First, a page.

Krumkaker are one of the Norwegian Seven Sorts cookies.  They are essentially a light sugary waffle rolled on a stick to create a cone.  They can be eaten on their own or filled with cream, sour cream, jam and berries.

Krumkaker irons have different traditional patterns that mold onto the cooking waffle.  The pattern from our waffle iron is from Osterdal, Eastern Norway.  It is most common now to use an electric iron, however, in the older days people used wood fire irons similar to camping irons.

There are many different recipies form all over Norway.  Some are thicker with cream and others have cardamom and other Christmas spices.  Our recipe is plain and simple and tastes great.

Traditionally the krumkaker was rolled on a stick but now we have a special rolling cone to help the method.  Nowadays it is also popular to make krumkaker into a cup form which is then filled with cream or ice cream and toppings.

Ingredients:
2 eggs
125g of sugar
125g of melted butter
150g of plain flour

Method:
Whisk egg and sugar together until light.  Pour in cooled melted butter and mix.  Sift in the flour and gently fold into the mixture.  Let stand for about 30 minutes.  The batter should seem a little thick but oily.

Warm the iron.  Grease the iron with a little spray oil.  Put a small spoon of batter into the middle of the iron and squeeze shut.   This will flatten the batter for cooking.  You want the dough to become very thin and spread to the edges to cook through.  Cook until golden.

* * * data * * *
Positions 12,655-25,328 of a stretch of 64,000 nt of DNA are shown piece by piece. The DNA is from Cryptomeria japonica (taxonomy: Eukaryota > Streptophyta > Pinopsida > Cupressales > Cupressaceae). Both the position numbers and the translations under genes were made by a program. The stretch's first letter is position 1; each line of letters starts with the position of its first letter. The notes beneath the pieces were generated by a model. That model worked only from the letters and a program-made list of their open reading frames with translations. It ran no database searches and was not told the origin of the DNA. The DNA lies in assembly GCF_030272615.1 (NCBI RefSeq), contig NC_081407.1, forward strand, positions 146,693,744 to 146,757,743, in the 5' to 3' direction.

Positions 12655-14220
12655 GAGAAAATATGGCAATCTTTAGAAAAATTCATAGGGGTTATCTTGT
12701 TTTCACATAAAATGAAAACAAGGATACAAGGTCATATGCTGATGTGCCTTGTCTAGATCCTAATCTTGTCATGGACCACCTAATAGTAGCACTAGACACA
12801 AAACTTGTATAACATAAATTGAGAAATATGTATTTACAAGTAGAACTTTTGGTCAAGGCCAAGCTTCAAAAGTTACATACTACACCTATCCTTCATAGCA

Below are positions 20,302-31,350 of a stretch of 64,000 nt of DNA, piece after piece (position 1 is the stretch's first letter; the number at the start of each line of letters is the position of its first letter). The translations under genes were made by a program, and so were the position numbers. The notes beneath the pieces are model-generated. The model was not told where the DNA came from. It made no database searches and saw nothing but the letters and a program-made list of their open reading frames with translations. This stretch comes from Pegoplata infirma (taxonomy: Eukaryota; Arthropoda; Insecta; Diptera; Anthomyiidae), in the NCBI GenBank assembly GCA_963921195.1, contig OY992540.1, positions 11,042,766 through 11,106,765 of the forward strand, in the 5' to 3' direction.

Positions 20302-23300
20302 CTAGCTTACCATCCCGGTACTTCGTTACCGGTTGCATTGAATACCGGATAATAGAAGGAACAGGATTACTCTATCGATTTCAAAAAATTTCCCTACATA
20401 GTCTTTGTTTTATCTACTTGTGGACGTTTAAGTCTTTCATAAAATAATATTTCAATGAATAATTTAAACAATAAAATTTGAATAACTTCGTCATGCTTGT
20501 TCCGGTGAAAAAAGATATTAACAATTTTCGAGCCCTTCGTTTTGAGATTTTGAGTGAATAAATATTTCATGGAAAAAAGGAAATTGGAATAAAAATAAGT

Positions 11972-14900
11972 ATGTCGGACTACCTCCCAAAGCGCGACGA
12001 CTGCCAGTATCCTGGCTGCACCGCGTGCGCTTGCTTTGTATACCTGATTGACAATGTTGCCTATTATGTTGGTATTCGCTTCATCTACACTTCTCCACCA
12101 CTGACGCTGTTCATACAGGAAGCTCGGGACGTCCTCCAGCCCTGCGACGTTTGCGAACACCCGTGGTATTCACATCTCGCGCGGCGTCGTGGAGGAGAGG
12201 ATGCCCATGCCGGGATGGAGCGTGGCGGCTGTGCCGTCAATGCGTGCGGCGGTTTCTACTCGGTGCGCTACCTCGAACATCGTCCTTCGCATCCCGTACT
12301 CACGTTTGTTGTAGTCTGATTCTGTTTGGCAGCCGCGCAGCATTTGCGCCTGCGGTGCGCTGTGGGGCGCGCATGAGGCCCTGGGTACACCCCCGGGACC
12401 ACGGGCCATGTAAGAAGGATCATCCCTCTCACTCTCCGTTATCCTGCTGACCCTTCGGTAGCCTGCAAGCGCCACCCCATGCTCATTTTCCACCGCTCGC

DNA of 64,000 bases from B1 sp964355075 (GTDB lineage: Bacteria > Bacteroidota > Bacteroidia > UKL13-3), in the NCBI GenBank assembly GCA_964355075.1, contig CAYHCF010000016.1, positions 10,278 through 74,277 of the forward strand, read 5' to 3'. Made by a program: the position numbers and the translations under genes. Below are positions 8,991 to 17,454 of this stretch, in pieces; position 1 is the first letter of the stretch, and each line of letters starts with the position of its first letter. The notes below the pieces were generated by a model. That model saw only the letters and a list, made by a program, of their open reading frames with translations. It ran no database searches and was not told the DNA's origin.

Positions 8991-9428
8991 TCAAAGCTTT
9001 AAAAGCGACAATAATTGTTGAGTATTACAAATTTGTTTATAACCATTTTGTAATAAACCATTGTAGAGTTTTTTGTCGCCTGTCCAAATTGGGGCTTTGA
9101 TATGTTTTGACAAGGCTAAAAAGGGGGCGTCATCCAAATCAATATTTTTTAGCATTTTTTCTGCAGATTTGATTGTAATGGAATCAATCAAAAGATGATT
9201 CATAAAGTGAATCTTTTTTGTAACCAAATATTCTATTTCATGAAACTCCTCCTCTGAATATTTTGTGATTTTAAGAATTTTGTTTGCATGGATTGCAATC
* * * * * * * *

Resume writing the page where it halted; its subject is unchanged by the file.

We found that it was better to re-oil between each turn.

When golden, lift the krumkake out of the iron and roll while hot.  It will only take a few seconds for the form to set as it slightly cools.  Watch your fingers as it can be a little warm to the touch.  Some krumkake sticks have a clip so it can hold fast onto one edge as you roll without toasting your fingers.

It is usual to put out the krumkaker on a sweets platter with other Seven Sorts for snacks or after dinner treats.

Molding Krumkaker
We wanted to try forming our krumkaker into a cup for dessert.  It was surprisingly easy.

To make a mold some people lay the krumkaker over the bottom of a glass but we found it better to drop the cake into a decorative ceramic pie form.  This star shape is meant for nuts and goodies but it makes a perfect mold for krumkaker.  When the krumkaker hardens after a few seconds tip it out – no greasing necessary.

For krumkaker basically any filling goes.  It is common to have a creamy texture, like whipped cream, topped with a tangy fruit mixture such as cloudberries.  Below are some of our favourites:

Whipped cream with slightly crushed fresh raspberries.

Whipped cream with a hint of almond essence, topped with shaved almonds and drizzled with maple syrup.

Vanilla whipped cream with a crushed berry mix.  We defrosted some frozen berries from a smoothie mix bag to room temperature.  The berries become soft with a rich flavour and provide their own lovely sauce. 

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